Cities across the globe are bracing for the intense effects of climate change in the near future, especially coastal cities like New York City and Rio de Janeiro. Getting everyone on the same page is challenging but this week, a special webinar workshop joined New York City researchers and agencies with their counterparts 4,000 miles away in Rio de Janeiro to address SEA LEVEL RISE, INCREASED TEMPERATURES and CHANGES IN WATER QUALITY. Organizations involved include NASA’s Goddard Space Flight Center in Greenbelt, Maryland, the Urban Climate Change Research Network at Columbia University, New York, Rio de Janeiro City Hall, and the NYC Mayor’s Office of Recovery and Resiliency. Read about it here.
The workshop shared NASA satellite data and climate models to measure how the two cities could work with up-to-date information. Coastal cities are most susceptible to sea level rise due to melting glacial ice in the polar regions, thermal expansion of ocean water, and the movement of local ocean currents, among other causes.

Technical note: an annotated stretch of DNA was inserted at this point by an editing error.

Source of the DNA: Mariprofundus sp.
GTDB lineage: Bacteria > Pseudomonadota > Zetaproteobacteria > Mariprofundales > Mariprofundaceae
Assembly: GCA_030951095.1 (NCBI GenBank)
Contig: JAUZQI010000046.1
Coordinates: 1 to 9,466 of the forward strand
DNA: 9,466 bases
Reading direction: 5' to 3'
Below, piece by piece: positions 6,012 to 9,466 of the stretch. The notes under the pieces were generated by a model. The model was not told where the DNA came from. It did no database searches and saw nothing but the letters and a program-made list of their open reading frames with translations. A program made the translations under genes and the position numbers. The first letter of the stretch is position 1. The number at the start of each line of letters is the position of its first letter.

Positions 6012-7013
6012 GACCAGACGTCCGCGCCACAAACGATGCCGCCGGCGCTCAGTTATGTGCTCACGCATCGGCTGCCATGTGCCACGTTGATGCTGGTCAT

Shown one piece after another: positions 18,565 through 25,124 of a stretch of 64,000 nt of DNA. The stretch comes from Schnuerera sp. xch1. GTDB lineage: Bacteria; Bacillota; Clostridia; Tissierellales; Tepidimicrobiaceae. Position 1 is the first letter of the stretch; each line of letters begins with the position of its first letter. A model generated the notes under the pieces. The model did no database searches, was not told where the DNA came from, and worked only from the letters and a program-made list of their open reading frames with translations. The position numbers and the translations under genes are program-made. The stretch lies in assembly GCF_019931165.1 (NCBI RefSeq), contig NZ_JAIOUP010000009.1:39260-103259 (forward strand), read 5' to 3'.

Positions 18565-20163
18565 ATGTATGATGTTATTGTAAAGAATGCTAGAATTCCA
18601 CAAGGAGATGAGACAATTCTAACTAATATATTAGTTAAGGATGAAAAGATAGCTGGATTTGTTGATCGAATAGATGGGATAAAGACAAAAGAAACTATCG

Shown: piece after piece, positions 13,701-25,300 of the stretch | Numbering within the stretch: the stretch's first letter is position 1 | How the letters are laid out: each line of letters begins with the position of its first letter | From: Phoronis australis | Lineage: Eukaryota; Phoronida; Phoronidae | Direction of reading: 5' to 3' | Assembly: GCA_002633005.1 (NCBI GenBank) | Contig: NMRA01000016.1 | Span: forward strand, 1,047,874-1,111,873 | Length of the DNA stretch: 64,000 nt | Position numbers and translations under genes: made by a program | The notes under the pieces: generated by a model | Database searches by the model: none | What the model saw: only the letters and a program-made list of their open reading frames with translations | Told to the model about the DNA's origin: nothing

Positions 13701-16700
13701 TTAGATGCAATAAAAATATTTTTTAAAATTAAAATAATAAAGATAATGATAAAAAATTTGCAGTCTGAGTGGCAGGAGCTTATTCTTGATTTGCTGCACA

Cities also have to deal with extreme heat in sections known as “urban heat islands” in the center of the city where it’s warmer than the surrounding regions. City buildings hold an enormous amount of heat, further warming the city. Researchers will show how the heat content in cities can be monitored through tools such as the joint NASA and U.S. Geological Survey’s Landsat 8 satellite
Water quality is also at risk from agriculture runoff and urban sewage which is a result of elevated nutrients in rivers and streams and can drastically affect health, the food chain, impact fisheries, aquaculture and tourism. The workshop used the NASA’s Moderate Resolution Imaging Spectroradiometer (MODIS) and sensors on the Aqua satellite and the Operational Land Imager (OLI) aboard the Landsat 8 satellite to study water quality.